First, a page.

Dr. Petri: Get ‘Revolutionary’ New Vaccines Against COVID-19 and RSV

September 19, 2023
Vaccine booster graphic

(Illustration by Emily Faith Morgan)

Saturday is the first day of fall and University of Virginia infectious diseases expert Dr. William Petri says it’s a great time to think about getting the “revolutionary” new vaccines to protect against the evolving COVID-19 virus and respiratory syncytial virus, or RSV.

He recommends getting vaccinated against the flu, too.

UVA Today reached out to Petri to learn who should get what vaccine and when.

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Q. The Food and Drug Administration recently approved the new COVID-19 vaccines. What does the Centers for Disease Control and Prevention recommended?

A. The fall booster for COVID-19 is recommended for everyone 6 months and older. I, in fact, have recommended to my oldest son that his daughters – my granddaughters – who are 1 and 3 years of age, receive it. This is not only to prevent my granddaughters from being ill with COVID-19 and missing preschool, but also because children that age are at risk of severe disease and even death. I think we all agree that no child should die of a vaccine-preventable illness.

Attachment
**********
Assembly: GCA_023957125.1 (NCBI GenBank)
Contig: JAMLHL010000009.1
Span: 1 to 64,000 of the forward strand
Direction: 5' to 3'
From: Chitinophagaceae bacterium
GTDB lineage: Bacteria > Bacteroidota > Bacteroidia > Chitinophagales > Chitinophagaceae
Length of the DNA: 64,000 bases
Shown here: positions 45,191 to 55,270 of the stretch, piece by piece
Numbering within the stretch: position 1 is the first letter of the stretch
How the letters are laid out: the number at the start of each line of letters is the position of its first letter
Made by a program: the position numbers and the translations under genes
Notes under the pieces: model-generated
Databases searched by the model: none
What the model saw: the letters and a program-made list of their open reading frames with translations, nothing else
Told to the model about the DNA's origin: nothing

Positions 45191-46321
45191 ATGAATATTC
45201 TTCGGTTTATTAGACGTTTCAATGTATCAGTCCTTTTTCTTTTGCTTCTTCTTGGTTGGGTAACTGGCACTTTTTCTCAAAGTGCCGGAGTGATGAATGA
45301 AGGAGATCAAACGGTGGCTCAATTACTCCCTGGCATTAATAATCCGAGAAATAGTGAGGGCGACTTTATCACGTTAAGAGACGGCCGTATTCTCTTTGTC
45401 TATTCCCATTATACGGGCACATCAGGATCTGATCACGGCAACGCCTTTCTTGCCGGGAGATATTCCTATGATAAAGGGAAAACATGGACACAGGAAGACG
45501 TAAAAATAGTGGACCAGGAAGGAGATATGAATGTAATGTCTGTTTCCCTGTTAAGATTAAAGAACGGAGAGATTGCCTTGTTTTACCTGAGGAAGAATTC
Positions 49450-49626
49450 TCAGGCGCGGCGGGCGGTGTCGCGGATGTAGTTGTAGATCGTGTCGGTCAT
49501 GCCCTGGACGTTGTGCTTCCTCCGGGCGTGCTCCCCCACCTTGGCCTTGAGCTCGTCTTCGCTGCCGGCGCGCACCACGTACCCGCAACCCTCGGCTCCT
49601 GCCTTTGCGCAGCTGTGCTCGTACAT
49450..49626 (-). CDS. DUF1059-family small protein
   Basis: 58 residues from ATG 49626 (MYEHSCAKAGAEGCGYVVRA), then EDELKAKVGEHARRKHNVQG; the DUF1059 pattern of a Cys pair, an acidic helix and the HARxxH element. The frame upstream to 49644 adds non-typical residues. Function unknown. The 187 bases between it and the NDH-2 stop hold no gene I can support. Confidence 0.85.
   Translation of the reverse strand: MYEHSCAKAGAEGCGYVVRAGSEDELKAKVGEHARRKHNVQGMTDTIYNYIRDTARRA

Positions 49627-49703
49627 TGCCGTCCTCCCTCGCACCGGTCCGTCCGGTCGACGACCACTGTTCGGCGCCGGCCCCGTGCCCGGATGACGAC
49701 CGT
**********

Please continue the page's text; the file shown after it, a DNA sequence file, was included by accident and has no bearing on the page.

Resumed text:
Q. When should people 65 and older and pregnant women get vaccinated?

A. The most urgent group to vaccinate right now is adults who are 65 years of age and older and pregnant women. These two groups are at greatest risk of severe COVID-19 hospitalization. In fact, the vast majority of hospitalizations and deaths in the United States today are those who are 65 to 75 years of age and older.

Pregnancy increases the risk of severe COVID-19 about twofold and appears to also have a small but significant increase in the risk of preterm birth, so that’s the reason for pregnant women to be vaccinated with this new fall booster sooner rather than later. If you’ve had COVID-19 recently the CDC recommends that you wait at least three months before receiving this fall booster. The reason for that is that you have relatively high levels of immunity immediately after a new infection.